So what happened after you wrote the Complete Idiot’s Guide To Detoxing Your Body?
Soon after I finished, I was hired to write a book on SuperFoods. This allowed me to expand on foods not often mentioned in health and cookbooks. Foods such as sea vegetables, pumpkin seeds, micro algae’s, wild mushrooms, well you get the idea, plus really delicious recipes. It’s an informative book, and still selling on Amazon.
Then in 2013 I hired Cheryl Kennedy to assist me in creating an e-book for The Body Rejuvenation Cleanse. I wanted a book people could download from anywhere in the world as I live-streamed the BRCleanse online.
For the e-book, I went to BookBaby, who assisted with the technical issues. They were accommodating and patient with us. When the manuscript was uploaded, they distributed the book to Amazon, Barnes & Noble, and the Apple Bookstore. The e-book allowed me to expand the number of recipes and add more information. However, as a continuous scroll, I am not convinced it is the best way to view recipes. BookBaby has the e-book on its bookstore site, and it can be found on the other book sites as well.
What made you follow this with a photo-heavy yoga book?
Ah, well, that was another moment of necessity. I had been teaching chair yoga to seniors, broken bodies, and advanced students for years. I knew it would soon be the most important prop in a yoga studio. With my yoga teaching partner, Denise Kay, we created a 15-hour Chair Vinyasa certification. Once we had narrowed down the 50 poses we wanted to feature; I reached out to my agent to query a book on Chair Yoga. She dismissed the idea as not being relevant in a glutted yoga book market. I disagreed.
Denise, Kate McGuinness, and John Fazio were willing to pose for the photos. I used a Lumix DSLR camera with a 20mm lens, shot in color against the wall in my yoga studio. I edited the images in Photoshop Elements in black & white. We wanted a book that showed a sequence of variations on each posture (asana), demonstrating different levels of proficiency. That meant a lot of photos to edit and arrange. We had the design figured out from the start; one thing I had learned from the pro’s, and then I went to work putting the book together.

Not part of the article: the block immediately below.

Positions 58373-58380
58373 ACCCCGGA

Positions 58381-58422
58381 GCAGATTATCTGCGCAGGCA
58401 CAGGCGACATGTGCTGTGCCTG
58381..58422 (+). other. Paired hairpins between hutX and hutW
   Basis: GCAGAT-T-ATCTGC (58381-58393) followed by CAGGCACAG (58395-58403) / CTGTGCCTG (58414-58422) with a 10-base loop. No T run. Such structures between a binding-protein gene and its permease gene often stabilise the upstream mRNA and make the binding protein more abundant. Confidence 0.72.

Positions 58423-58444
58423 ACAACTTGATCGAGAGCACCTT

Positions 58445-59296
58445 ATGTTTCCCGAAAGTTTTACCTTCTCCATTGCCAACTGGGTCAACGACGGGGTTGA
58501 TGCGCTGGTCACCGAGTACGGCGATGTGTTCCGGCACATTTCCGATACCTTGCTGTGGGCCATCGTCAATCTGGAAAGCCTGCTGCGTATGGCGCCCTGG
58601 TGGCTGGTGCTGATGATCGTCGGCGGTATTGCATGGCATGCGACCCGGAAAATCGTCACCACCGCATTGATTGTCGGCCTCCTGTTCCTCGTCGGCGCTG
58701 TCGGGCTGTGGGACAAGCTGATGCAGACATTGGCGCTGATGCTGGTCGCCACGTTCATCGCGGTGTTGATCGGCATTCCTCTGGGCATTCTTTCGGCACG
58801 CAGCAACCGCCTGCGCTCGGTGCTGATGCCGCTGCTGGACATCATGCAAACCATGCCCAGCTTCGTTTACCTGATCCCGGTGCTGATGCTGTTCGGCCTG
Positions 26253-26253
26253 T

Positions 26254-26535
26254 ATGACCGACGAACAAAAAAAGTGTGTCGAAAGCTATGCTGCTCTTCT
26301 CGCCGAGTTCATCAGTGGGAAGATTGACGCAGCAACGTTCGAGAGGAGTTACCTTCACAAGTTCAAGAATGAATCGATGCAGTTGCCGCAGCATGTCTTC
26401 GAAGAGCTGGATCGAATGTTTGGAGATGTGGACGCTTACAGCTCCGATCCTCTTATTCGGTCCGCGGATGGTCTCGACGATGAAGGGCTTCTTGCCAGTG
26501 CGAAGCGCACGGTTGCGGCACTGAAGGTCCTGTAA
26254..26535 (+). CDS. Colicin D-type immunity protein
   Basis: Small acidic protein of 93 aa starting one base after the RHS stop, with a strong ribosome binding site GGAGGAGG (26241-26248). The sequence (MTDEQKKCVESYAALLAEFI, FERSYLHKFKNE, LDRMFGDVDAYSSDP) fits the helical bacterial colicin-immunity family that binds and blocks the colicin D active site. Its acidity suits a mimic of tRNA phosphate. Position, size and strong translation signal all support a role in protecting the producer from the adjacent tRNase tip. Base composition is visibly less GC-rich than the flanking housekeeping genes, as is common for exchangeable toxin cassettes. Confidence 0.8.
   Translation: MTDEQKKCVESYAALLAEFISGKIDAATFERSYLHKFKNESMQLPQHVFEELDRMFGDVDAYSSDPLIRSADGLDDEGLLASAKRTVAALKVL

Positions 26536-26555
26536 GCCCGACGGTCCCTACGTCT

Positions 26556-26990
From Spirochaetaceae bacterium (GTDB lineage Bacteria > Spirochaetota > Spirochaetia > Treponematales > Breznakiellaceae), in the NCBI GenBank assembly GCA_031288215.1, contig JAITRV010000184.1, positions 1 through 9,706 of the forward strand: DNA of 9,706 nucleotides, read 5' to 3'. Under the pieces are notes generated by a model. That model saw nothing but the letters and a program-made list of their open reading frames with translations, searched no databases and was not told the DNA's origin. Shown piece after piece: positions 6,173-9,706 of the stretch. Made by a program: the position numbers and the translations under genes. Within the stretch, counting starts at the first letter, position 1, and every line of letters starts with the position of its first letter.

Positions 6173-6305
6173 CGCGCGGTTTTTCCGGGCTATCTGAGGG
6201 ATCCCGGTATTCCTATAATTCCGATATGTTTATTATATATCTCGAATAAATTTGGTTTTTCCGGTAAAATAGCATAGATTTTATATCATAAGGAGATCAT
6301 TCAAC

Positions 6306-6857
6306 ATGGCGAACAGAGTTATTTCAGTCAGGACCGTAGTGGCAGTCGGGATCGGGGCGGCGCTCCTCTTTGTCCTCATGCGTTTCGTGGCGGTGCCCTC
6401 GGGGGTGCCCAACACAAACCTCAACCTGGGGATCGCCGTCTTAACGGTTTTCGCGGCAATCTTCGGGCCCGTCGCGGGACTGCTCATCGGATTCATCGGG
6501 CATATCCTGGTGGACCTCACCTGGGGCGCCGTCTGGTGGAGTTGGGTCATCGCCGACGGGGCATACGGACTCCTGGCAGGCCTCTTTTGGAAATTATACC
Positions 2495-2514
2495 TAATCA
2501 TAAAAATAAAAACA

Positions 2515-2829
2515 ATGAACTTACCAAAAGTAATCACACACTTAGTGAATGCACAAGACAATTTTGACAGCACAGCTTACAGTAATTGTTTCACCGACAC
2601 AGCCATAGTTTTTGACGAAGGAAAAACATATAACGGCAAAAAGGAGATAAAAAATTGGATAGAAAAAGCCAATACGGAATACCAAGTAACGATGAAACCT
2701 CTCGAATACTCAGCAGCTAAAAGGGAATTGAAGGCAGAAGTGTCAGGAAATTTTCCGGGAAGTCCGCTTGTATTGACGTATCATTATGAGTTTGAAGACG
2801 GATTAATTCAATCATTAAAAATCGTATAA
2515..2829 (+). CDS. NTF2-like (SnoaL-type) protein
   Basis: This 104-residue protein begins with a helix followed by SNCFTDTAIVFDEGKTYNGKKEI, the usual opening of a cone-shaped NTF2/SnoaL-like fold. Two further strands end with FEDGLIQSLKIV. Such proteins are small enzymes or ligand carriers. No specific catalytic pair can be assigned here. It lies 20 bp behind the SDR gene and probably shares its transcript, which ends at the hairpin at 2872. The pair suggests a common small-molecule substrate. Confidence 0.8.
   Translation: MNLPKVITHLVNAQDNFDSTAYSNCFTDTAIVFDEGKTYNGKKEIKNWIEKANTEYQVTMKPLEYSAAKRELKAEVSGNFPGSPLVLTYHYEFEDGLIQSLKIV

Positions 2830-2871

How long does it take you to create a book?
I have found that, despite my enthusiasm and impatience, a book will take a good year from start to finish. I know writers don’t want to hear that. When self-publishing, there is just so much to do, plus learning how to do it all, can slow the pace.
That’s not the whole story. When I was writing for Penguin books, I learned that a common expression is to “hurry up and wait.”
Meaning, I was given a deadline to complete the writing and correct any editing considerations the publisher might have. This happens over a period of about three to four months. Once I had completed the manuscript, it moves from one department to the next, and a good year will have passed by the time the book hit the stores.
As an independent writer, there were days I wrote or edited for hours. Other days I avoided the work with no reason other than I couldn’t bring myself to sit at the computer. Weeks might pass before I returned to the book. I would scold myself for procrastinating, avoiding, resisting the work. Then one day, I realized that it was none of those things. Alone, I was creating a book that required time and thought. I found I needed to learn more about graphic design, positioning text boxes, fonts, headers —once again; I was back to the basics.
I learned to give the book time to take shape both in my mind and on the page. As a technical book, it needed to be clear, instructions precise. We had a Chair Vinyasa weekend scheduled, so I ran off multiple copies at Staples, put them in a 3-ring binder, and that was the first edition we used for the certification program.
I suspect you used another publisher for Chair Vinyasa?
I did, indeed. Understand, the technology had now caught up with my aspirations. Today the internet is flooded with companies willing to get your book into print for a price.
Also, it was time to shift my focus toward creating a series of photo storybooks. I was finally getting close to manifesting my vision.
First, I needed to finish Chair Vinyasa and create a third edition of The Body Rejuvenation Cleanse. I could then walk away from my former life, leaving behind the information people would need to get and stay healthy. I decided to go with Amazon’s Create Space. I had two books in black and white, 8.5 x 11” uploaded and each approved within 24 hours.
It was a bit of a shock to see my books there on Amazon, but I knew it was the best place for them to get attention without my having to push too hard at marketing. It comes to find I was right. Recently, Amazon closed Create Space and now uses the KDP format for print-on-demand books.
What is the best thing about Self-Publishing?
To be more specific, let’s narrow it down to print-on-demand self-publishing. Because in your eagerness to go to press, a few things can get overlooked. You have a grace period in which to correct mistakes. Make sure to check everything before re-uploading to the site again. Also, know the limits of how much you can change before having to buy a new ISBN and bar code.
The other thing is you can set your book price and watch sales grow. You are now more than a writer; you are a business. Getting your book into print is just one piece of the picture. Marketing the book is a whole other ballgame.
Next: Designing Book Covers